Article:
A while ago I mentioned that my plans to teach my first historic baking class got me curious about culinary education in early America. A Philadelphia pastry chef, Elizabeth Goodfellow, I learned from Becky Diamond’s fascinating book, ran the first cooking school in the United States, in the first decades of the 1800s. Working on my new classes got me thinking again about Mrs. Goodfellow and, especially, her predecessors.
I had read that before the 1800s, chefs in America had taught cooking lessons, but Mrs. Goodfellow’s was the first cooking school. What, I wondered, could I learn about cooking lessons in the 1700s?
Where else to start digging but newspaper ads? I searched the remarkable digital America’s Historical Newspapers, for the word “pastry” to see what I would find. (I’ll just pause here to make a public service announcement for any students out there: Digital resources are but one tool in historical research. Colleagues, no need to thank me.)
What I came upon surprised me. “The Pastry School and Painting upon Glass, and plain work, Marking, Flowering, and Embroidering, may be learned in the House where Mr. Perkins kept his Dancing-School, right over against Mr. Astin’s the Apothecary, in the South-End,” advertised one Margaret Mackellwen of Boston in November and December of 1736. In short, there was a school teaching pastry in Boston as early as the 1730s!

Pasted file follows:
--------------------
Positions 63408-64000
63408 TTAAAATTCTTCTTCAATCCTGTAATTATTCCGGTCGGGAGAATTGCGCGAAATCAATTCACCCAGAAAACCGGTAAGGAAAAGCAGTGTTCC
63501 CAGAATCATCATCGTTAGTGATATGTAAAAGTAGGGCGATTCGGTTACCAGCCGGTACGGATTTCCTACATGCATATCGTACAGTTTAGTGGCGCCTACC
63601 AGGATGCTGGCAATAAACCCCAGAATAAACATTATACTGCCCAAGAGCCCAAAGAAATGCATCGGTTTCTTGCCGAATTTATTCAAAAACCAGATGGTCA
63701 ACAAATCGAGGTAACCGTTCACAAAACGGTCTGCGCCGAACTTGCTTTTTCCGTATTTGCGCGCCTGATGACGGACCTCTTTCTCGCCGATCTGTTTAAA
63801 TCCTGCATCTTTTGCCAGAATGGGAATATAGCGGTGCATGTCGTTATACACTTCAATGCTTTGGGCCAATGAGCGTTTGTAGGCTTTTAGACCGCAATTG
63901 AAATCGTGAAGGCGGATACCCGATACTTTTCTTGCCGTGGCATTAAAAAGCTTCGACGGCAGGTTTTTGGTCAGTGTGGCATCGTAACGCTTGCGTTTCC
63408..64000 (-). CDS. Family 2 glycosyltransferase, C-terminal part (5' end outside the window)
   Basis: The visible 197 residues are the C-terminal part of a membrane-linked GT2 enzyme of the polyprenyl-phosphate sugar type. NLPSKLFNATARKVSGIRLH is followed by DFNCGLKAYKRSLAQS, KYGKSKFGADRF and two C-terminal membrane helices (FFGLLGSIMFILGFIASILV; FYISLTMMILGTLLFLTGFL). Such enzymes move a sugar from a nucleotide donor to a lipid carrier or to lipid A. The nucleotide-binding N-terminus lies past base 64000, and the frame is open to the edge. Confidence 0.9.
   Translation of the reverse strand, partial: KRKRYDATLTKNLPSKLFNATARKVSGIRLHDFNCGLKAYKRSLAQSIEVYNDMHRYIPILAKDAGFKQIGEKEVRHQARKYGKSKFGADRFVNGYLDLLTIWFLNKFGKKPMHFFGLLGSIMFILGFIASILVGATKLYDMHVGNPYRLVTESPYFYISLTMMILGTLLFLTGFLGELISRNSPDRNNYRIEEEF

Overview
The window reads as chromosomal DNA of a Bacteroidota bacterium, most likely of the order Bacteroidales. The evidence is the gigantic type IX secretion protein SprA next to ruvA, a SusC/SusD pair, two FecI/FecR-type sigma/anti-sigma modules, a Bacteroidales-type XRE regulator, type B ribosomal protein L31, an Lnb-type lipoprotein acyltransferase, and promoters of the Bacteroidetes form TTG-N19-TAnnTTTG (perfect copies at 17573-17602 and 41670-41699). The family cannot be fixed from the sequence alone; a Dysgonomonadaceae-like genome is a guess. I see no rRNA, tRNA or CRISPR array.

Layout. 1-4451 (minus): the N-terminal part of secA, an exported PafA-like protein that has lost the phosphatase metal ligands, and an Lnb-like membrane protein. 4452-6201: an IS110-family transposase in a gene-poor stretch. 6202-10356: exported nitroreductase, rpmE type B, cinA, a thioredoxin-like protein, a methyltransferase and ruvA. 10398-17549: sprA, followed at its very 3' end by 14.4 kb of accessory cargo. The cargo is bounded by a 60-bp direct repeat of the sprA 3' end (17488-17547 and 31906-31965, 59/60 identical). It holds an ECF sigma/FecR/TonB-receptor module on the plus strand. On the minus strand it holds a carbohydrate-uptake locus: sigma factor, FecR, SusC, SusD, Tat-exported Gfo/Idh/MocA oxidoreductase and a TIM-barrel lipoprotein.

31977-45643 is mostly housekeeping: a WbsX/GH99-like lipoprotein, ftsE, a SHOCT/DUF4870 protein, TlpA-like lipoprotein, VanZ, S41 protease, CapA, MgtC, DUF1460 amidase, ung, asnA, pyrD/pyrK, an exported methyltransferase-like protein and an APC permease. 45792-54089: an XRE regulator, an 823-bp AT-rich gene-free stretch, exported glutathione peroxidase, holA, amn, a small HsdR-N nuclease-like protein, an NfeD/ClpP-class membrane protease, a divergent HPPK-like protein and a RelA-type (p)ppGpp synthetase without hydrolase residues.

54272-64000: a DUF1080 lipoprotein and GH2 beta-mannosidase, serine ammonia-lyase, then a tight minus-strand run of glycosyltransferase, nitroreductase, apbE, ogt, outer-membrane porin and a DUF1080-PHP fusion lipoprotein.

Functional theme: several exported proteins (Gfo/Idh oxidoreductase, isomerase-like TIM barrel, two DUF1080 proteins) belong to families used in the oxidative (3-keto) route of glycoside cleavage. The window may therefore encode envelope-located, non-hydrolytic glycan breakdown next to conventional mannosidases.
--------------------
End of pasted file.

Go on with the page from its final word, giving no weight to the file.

Who was Margaret Mackellwen? Did her school last long? And did many people plunk down money for classes? I haven’t yet turned up any more information, but I’m eager to learn more.
Margaret Mackellwen’s ad surprised me, but it did not astonish me. After all, Mackellwen’s venture belonged to a time when Americans were embracing a consumer culture. In the 1700s, people throughout the British empire built a global commercial economy. As a result, many Americans, like their British counterparts, had more money to spend, though others found themselves squeezed harder. Those who could spend, did. They increasingly graced their tables with tea sets, decorated their homes with carpets – Persian, Scottish, or Turkish? – and adorned themselves in satins of whatever color they liked. Americans’ homes were getting more comfortable, and colonists, on the fringes, as many saw it, of civilization, were becoming more genteel.
Margaret Mackellwen’s pastry school – or, better, her cultural center – belonged to this world of consumer choice. It was a world where she could outfit an operation that would help young ladies (surely they were intended clientele) secure or flaunt their gentility. Or at least, she hoped she could. After December 1736, her ads stop showing up. She was, I suspect, too early, too optimistic about the consumer revolution that would in coming decades transform the colonies.
So, I wasn’t astonished, but I am intrigued. I see a research trip – hello, Boston – in my future.